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For example, 500/100=5 meaning the lowest price is 5X175=875 for a 500 pounds weaned calf

The costs indicated are estimates and may vary greatly depending on factors such as market prices and type of calf. For example, dairy calves or dairy cow and beef crosses like Holstein and Red Angus are cheaper.

Ongoing costs

Feed (lifetime cost if butchered at 2 years)$620
Veterinary/Medicine/Minerals ($50/year)$50
Total$670

Feed cost includes the cost of hay and some grain from weaning to finish. You’ll need 1.5-2 tonnes of hay because the calf will need 15-20 pounds of hay daily.

If the average cost of hay is $200/ton, the total cost of hay is $300-400. If you decide to use grain for weight gain, include it in the diet for the last three months.

Grain consumption is an average of 15 pounds for 90 days so a total of 1350 pounds. If the cost is $20 for 100lbs the total grain cost is $270.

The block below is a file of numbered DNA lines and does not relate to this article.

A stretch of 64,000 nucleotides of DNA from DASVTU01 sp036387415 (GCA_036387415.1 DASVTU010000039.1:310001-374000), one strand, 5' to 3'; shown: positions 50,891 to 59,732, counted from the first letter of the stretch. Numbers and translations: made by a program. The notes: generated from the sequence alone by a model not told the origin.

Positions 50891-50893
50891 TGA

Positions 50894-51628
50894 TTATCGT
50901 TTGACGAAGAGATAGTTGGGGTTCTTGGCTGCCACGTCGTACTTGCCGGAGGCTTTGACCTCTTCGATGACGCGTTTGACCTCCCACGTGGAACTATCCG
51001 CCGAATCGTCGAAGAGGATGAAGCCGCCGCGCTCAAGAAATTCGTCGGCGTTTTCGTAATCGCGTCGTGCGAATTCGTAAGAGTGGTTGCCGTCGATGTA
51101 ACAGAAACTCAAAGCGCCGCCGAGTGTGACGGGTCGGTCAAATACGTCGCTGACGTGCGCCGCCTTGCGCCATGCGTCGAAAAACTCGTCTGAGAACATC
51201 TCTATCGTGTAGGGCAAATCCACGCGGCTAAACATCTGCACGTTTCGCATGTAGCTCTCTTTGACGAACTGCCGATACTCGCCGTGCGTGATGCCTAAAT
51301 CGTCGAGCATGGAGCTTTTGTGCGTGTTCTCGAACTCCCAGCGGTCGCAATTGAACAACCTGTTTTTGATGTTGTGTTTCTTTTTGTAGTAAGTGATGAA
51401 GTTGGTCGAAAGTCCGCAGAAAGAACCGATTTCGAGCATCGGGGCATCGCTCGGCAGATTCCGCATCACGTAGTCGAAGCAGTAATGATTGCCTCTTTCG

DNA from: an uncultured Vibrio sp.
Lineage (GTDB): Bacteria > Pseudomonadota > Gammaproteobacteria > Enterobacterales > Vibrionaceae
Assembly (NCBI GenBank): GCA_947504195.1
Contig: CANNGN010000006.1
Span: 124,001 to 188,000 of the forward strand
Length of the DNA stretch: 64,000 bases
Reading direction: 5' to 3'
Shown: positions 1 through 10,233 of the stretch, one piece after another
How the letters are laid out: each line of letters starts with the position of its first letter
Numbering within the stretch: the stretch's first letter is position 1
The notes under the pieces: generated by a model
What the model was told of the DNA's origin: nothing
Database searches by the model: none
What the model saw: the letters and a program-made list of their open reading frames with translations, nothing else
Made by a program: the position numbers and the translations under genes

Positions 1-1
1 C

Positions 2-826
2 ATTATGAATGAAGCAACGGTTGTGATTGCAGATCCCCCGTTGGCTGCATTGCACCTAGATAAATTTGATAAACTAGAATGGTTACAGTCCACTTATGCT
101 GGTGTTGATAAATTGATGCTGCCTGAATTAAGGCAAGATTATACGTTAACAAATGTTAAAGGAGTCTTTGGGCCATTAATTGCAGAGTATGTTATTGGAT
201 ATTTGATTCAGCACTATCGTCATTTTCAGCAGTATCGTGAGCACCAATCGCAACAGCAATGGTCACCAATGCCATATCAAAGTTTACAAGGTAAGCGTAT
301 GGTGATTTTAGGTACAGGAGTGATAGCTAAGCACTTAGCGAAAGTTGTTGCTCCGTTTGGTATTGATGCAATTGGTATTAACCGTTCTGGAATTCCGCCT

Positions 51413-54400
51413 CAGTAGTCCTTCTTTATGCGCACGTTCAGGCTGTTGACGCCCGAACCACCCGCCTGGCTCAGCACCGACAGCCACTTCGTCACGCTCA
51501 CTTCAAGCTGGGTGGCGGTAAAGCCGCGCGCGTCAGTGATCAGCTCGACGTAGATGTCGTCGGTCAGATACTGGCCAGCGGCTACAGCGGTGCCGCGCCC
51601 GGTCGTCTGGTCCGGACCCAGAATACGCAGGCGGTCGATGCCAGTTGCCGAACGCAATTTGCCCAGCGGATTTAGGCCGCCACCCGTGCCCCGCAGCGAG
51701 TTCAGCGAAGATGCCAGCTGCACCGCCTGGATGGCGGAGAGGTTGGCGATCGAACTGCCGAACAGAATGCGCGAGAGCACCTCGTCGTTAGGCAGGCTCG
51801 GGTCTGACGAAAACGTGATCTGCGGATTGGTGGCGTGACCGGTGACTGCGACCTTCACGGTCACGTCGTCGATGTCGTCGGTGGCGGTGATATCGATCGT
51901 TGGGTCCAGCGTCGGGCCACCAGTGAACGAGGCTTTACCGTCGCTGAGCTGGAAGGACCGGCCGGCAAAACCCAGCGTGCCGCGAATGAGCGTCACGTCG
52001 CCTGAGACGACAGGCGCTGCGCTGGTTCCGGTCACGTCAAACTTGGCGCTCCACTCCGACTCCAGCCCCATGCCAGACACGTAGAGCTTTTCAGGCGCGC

So to keep things simple:

Average feed cost for hay$350
Average feed cost for grain$270

This cost can be much lower if you choose to raise grass-fed cattle and avoid grain in the cow’s diet.

Costs Reduce With Volume

The estimated total cost of raising a single beef cow is $1275+670=1945. This cost doesn’t include factors such as depreciation, mortgage repayments and electricity.

Economies of scale are one of the reasons why large-scale cow-calf operations are successful. The same principle applies to small-scale operations. The cost of production decreases as the number of cattle increases.